Streamlined inventory management is often hard to nail down, especially when your inventory is scattered, varied, and difficult to manage. While inventory management software can do a lot of the heavy lifting, it often takes a dedicated eye to apply hard and fast principles of inventory control.
This is where the 80/20 rule comes into play. When done right, it can be an invaluable framework of maximizing profitability and getting control over your inventory flow.
What is the 80/20 rule and how can you apply it starting right now?
The essence of the rule is rather simple. It means that 80% of your profits derive from about 20% of your inventory.
On paper, this can seem a little precarious. You don’t necessarily want this to be a lot higher because you end up relying on very specific products. But when you scan out, you realize that it actually makes a lot of sense. Your top sellers will come to define the business. They will keep you progressing even in tougher seasons. It is also natural that certain items will elevate to the top. You won’t see McDonald’s complaining that 80% of their profits come from cheeseburgers only and many more specified and narrow companies may be happy to derive 80% of their profits from a select few top-leading products.
Over time, this number is healthy and a natural evolution of business. You have certain products that are your breadwinners.
What does the 80/20 rule mean in your inventory management strategies?
The first area to look at is prioritization. Your top products are worth your extra attention because they bring in the vast majority of profits. With this in mind, they should be located in a very easy to reach area. They should be monitored actively and carefully.
In general, you can make active decisions regarding the inventory flow of your most valuable products. It can help you make informed decisions about where to place your time and money.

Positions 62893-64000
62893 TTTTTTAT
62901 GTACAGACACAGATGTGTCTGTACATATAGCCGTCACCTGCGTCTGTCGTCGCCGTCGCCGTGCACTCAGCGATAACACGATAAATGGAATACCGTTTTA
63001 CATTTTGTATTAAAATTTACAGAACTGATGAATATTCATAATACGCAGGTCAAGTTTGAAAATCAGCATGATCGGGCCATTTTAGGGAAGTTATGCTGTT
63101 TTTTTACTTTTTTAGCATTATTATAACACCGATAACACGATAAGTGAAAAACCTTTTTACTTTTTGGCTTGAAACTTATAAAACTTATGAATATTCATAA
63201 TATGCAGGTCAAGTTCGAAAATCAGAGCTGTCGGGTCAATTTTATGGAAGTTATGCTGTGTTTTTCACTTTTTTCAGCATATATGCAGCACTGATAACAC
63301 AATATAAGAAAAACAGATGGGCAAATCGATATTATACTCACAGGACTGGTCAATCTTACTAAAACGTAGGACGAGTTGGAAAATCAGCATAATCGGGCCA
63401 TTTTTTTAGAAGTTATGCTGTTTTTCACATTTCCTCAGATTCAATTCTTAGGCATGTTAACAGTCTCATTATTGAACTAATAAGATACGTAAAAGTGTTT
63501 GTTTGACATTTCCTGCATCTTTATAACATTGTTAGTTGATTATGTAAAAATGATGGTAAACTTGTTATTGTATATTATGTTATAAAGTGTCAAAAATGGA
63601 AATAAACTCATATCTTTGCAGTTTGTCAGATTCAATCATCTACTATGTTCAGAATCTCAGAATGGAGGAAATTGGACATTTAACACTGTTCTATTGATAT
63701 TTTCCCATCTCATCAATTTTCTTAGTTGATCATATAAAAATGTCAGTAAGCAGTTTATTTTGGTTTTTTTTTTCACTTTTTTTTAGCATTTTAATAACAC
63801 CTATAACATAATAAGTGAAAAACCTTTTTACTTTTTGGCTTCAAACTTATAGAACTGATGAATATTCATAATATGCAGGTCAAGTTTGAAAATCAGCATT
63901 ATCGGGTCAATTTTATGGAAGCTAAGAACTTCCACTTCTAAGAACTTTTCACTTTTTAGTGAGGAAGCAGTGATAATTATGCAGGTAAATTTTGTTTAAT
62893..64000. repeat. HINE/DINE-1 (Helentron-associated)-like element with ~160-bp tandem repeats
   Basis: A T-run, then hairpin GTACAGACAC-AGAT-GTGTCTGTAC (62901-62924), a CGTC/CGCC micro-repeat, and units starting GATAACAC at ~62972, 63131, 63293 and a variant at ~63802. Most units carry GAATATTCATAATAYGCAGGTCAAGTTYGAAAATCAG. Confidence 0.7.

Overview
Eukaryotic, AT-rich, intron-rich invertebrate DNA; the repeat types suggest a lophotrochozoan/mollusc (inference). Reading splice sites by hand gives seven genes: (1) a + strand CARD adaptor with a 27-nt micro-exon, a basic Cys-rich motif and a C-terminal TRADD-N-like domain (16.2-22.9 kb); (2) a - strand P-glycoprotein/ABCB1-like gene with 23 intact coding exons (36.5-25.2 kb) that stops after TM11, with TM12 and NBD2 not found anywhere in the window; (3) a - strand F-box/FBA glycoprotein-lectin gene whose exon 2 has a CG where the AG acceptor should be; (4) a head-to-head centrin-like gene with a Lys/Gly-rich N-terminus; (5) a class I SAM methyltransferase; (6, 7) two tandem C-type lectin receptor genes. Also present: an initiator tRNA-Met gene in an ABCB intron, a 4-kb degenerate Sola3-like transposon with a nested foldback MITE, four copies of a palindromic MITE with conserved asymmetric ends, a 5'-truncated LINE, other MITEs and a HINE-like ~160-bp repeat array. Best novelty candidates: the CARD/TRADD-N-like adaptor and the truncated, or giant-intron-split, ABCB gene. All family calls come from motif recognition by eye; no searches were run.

The approach also leads you to divide your inventory into categories. This is often called the ABC Analysis. In short, it means dividing your products into category A, B, or C.
- Category A: most valuable (the top 20%)
- Category B: Mid-level valuable (around 60%)
- Category C: Least valuable (not moving- around 20%- though as low as possible is best)
The above is a very average breakdown of product categorization.
By splitting the products, you can understand the importance of them and their place in the larger picture of your business.
Who is responsible for supplying the products you rely on?
The supply chain plays a key role in managing your inventory. You rely on suppliers to get products you need, whether in the form of a final product or raw materials. You do not want to be at the mercy of the ebb and flow of their supply. While some insufficient supplies are unavoidable, you could make informed adjustments based on the 80/20 rule.
Perhaps you have arrangements for the mid and low-tier performing products. You can apply the 80/20 rule to your business. Do you need a separate supplier for many of your mid-performing products or can they be wrapped up into the top performers?
You can specifically look at their reliability. If an unreliable supplier is responsible for a big part of your top 20% products, their lack of performance will have a greater impact on your bottom line compared to a supplier who provides you with your mid-level products.
Ultimately, it’s important to know what your big moneymakers are. This breakdown can help isolate trouble spots and allow you the room to hone in on areas of relevance and make practical decisions based around your top fifth inventory.